Consultation with stakeholders to agree the details of assessment before submitting the scoping report can also be advantageous if time allows. Given that the scoping stage is an important opportunity to obtain EIA-specific comment from the secretary of state, it is crucial to provide sufficient information, particularly with regards to any issues that are proposed to be omitted from the assessment.

The importance of consultation

A key difference between the EIA requirements for NSIP projects and those for Town and Country Planning projects is the need for formal consultation. The standard EIA process does ordinarily feature some level of consultation, but this may be limited to specific stakeholders, such as the Environment Agency and other relevant bodies.

Public consultations can be undertaken, but they are largely dependent on the nature, scale, location and likely effects of the proposed project. The requirements relating to consultation with regards to a NSIP project, however, are more formally defined.

While many of the consultation requirements for a NSIP are likely to be fulfilled by dedicated members of the project team, the input required by the EIA team should not be underestimated. Ongoing survey and assessment work will be needed to inform the consultation process, and to update published material, such as documents informing stakeholders of project progress, lists of frequently asked questions and assessment findings.

EIA practitioners working on NSIPs should be aware that these stakeholder consultations do have the potential to confuse and overload non-public consultees. Confusion can arise over what is formal and what is non-statutory public consultation. For example, informal consultation may take place during the scoping of the EIA, before the scoping request has been submitted to the secretary of state.

The secretary of state will subsequently consult relevant stakeholders formally with regards the applicant’s scoping opinion request, and then there will be further formal consultation in line with requirements of the Regulations – potentially with multiple consultation phases.

Confusion among consultees can be compounded by the potential similarity in the requests and the required responses. It is therefore important during initial contact to outline the planned consultation phases with any consultees unfamiliar with the NSIP process.

The consultation report must also include details of the how relevant responses have been taken into account, which demands careful consideration of the timing of consultation to ensure comments can feasibly be acted upon. Such details are also likely be relevant for inclusion in the environmental statement.

Preliminary data

In March 2009, the local government department launched a consultation on its proposals for the Infrastructure Planning EIA Regulations. The draft legislation included a requirement for NSIP developers to consult on preliminary environmental statements. However, respondents felt that such a pre-application consultation was inappropriate and the requirement was amended in the final legislation to require consultation on “preliminary environmental information” (PEI) instead.

Paragraph 8.19 of the explanatory memorandum to the 2009 Regulations details this change, but also goes on to state: “…clearly in order to be able to consult properly, any pre-application consultation will need to identify the likely environmental effects of the proposal.”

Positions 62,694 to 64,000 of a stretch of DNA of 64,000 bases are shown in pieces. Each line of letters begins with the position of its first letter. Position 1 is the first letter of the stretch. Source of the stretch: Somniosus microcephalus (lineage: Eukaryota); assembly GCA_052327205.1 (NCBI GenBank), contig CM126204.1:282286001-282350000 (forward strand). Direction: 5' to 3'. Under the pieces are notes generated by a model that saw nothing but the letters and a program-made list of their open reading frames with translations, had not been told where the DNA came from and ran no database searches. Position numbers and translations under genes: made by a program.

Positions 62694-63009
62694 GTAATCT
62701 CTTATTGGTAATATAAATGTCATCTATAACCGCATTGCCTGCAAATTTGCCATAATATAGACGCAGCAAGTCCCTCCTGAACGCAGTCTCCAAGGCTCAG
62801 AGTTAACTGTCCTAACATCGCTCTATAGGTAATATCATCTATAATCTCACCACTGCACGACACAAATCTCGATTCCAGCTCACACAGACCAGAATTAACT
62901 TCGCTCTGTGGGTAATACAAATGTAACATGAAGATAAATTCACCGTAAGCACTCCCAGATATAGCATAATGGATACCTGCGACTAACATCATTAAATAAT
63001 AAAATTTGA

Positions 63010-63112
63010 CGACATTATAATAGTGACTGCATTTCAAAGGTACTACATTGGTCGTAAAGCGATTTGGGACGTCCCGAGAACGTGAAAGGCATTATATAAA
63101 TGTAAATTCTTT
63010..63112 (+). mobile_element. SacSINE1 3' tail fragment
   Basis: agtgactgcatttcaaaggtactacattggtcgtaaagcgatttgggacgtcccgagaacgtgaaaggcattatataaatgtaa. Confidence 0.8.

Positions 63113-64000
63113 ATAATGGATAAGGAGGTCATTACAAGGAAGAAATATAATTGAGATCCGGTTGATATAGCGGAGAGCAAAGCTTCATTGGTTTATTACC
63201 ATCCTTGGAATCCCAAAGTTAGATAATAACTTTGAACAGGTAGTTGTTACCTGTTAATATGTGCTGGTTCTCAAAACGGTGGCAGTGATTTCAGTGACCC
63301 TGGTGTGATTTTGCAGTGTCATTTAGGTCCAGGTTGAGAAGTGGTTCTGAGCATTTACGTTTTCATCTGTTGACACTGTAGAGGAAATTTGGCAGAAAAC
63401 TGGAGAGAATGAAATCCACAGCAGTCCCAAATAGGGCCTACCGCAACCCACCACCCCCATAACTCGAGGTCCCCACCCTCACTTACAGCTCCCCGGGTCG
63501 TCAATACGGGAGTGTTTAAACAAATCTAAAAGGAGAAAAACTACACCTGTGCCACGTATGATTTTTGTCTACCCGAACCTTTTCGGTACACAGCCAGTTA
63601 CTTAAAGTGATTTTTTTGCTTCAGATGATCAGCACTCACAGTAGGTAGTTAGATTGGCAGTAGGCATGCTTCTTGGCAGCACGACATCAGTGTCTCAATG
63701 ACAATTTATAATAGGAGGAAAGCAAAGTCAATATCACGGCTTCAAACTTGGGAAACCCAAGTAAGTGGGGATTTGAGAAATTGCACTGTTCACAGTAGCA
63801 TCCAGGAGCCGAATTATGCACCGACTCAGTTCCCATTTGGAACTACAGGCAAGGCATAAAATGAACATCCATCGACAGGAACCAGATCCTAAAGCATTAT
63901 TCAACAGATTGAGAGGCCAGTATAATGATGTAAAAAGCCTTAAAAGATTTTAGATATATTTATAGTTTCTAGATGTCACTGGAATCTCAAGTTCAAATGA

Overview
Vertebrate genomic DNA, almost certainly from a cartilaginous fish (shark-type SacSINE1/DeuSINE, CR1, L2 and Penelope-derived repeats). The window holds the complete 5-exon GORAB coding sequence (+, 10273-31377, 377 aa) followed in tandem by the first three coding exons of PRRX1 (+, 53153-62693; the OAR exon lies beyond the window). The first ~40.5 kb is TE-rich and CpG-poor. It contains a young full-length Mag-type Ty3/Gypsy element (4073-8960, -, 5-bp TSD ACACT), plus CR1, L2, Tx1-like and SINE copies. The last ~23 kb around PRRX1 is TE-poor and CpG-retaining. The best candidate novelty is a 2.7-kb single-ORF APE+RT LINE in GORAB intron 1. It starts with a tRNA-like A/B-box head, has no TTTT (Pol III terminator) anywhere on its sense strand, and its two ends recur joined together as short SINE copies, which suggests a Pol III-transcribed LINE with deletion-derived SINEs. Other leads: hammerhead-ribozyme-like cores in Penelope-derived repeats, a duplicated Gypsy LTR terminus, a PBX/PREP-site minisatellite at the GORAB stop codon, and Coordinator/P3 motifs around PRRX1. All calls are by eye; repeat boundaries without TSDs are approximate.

There is relatively little guidance regarding PEI, with the most notable being the department’s guide on the Planning Act 2008 pre-application process, published in January 2013. Unsurprisingly, the format and content of PEI varies considerably, from short summary documents to full draft environmental statements.

Regulation 2 of the 2009 Regulations defines PEI as information that has been compiled for inclusion in an environmental statement and is reasonably required to assess the effects of the development. This would suggest that any EIA work drafted at the PEI stage should be published and if the work is sufficiently advanced, this could therefore resemble a draft or partially complete environmental statement.

Looking at the explanatory memorandum, PEI consisting of a draft environmental statement does not necessarily seem inappropriate; as the 2013 guidance notes, though, applicants may not be in a position to provide a full environmental statement during their consultation and it may not be the most appropriate way to present information on impacts and mitigation to all consultees.

However, given the requirement for PEI, it would seem a wasted opportunity to not invite comment on as much EIA work as possible at the PEI/pre-application stage. The guidance acknowledges this, while highlighting that clarity of information is key.

The formalisation of pre-application consultation frontloads the NSIP EIA process, with the aim of teasing out contentious issues as part of pre-application work and reducing the number of points that require discussion during examination. The process also documents the resolution of issues and any remaining open points to present this evidence as part of the application.

Formalised consultation throughout the EIA is the major difference between the process for NSIPs and for standard developments, and the element that is creating the most interesting challenges for practitioners.